For tax professionals, the idea of escaping to some Spanish sun in January is a pipe dream, even in non-Covid times, as we grapple with the personal tax return submission deadline.
And with Spain on the brain, we are advising clients to be aware of changes to EU tax liabilities, due to Brexit. UK residents with a second home in Spain will find that Spanish tax liabilities have increased:
- As the UK is no longer part of the EU, then any rental income will be:
- Taxed in Spain at 24%, rather than the existing 19%.
- The Spanish tax will be calculated on the gross rents with no deductions allowed for expenses, such as community fees.
- It should be noted that apparently there is a rule in Spain whereby second homes are deemed to generate rent equal to 1.1% to 2% of the rateable value of the property. This deemed rental income is also taxable at 24% for non-EU residents instead of 19%.
- Capital gains tax on the sale of the property will remain taxable at 19%
- Owners who are aged over 65, and who have lived in the property as their main home for at least three years, will still benefit from a full exemption from capital gains tax on the sale.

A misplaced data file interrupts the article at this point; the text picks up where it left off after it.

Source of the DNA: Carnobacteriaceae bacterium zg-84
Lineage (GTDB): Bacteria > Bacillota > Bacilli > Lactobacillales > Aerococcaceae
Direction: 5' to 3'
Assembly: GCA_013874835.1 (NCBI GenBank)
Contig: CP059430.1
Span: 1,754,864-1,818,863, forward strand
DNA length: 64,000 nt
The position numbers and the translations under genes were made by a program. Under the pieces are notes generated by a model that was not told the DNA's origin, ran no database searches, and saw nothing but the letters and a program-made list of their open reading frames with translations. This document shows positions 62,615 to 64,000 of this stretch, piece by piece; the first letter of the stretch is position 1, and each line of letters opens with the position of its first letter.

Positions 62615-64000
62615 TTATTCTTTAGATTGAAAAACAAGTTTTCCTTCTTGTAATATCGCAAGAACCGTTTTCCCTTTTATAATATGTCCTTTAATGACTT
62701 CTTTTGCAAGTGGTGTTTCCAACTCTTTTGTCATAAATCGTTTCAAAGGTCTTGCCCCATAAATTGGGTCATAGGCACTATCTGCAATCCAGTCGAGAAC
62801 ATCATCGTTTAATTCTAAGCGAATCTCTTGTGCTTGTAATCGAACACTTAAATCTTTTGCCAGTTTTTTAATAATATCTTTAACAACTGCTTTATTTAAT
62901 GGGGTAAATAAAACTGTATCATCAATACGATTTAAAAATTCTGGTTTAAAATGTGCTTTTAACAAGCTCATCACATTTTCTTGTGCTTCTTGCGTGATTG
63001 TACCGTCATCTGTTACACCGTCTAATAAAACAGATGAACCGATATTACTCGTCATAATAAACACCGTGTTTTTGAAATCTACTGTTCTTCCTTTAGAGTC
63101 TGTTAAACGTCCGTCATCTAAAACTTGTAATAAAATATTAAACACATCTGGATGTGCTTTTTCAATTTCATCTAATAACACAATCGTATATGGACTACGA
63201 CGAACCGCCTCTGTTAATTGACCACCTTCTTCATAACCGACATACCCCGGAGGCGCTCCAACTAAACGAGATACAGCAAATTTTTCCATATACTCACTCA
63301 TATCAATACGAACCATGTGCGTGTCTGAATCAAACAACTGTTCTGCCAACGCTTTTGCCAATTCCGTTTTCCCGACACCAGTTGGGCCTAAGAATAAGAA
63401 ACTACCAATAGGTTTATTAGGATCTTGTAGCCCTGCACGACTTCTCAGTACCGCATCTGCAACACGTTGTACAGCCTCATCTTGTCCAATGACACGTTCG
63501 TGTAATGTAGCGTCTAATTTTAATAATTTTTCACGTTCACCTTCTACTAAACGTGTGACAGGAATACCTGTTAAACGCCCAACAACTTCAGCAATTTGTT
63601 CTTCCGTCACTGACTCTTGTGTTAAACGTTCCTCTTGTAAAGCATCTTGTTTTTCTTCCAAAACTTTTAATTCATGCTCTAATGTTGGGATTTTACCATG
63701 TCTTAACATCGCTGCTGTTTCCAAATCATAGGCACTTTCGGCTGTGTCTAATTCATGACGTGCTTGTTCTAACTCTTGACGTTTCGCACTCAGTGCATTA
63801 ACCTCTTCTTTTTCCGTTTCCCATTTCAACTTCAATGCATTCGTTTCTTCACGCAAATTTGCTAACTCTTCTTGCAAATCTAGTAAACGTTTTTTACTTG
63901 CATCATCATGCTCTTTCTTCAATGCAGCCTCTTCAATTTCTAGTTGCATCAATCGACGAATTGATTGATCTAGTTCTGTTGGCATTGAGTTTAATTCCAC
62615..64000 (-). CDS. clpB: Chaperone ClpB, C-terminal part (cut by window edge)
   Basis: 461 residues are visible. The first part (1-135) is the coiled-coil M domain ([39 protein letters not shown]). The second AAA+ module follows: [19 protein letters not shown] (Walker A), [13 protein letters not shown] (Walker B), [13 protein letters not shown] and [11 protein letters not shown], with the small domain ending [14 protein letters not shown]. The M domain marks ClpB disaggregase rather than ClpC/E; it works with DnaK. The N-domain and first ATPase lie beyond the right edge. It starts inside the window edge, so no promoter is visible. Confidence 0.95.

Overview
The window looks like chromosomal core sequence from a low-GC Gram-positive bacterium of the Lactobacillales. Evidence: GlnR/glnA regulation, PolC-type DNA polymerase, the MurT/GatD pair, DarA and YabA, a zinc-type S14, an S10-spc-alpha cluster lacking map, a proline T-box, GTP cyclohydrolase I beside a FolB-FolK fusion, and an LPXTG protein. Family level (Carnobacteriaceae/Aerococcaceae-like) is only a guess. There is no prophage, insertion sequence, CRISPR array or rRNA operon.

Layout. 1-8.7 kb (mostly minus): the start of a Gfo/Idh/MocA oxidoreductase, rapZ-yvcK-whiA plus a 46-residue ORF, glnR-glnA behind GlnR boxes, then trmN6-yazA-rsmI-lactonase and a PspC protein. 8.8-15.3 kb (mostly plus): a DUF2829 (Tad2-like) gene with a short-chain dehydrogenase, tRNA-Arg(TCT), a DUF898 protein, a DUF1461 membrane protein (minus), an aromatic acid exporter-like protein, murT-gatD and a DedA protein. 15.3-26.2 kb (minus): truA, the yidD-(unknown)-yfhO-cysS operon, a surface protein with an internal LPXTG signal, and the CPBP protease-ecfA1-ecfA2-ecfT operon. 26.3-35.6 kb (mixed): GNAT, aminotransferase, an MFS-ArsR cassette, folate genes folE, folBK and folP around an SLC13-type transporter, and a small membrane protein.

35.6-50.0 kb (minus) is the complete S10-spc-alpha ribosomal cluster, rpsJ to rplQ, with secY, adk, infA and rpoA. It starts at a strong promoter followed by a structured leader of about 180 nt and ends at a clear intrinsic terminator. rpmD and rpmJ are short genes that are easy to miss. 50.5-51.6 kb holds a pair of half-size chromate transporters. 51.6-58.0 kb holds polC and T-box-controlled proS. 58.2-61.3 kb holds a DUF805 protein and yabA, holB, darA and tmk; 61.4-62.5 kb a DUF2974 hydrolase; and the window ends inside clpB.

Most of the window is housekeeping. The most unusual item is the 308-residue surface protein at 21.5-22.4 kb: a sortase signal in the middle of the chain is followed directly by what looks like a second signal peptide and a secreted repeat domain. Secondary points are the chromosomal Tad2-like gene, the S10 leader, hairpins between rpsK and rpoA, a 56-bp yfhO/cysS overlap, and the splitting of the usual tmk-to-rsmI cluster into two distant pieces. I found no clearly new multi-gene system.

- Under 65s can claim exemption from capital gains tax if they acquire a new home within the EU or EEA. As the UK is no longer part of the EU or EEA, then, going forward, there will be no exemption where the replacement home is located in the UK.
- Any Spanish tax paid should be available to be set against any equivalent UK tax liability.
It is possible that the taxation position for UK nationals will change in other EU countries as well, so we recommend taking advice from a local specialist.
As Robson Laidler are members of the UK200Group we have access to specialised accounting and taxation professionals worldwide and are pleased to help our clients navigate through the changed rules.
As this is a complex issue, please seek professional advice before taking any action based on the contents of this blog post.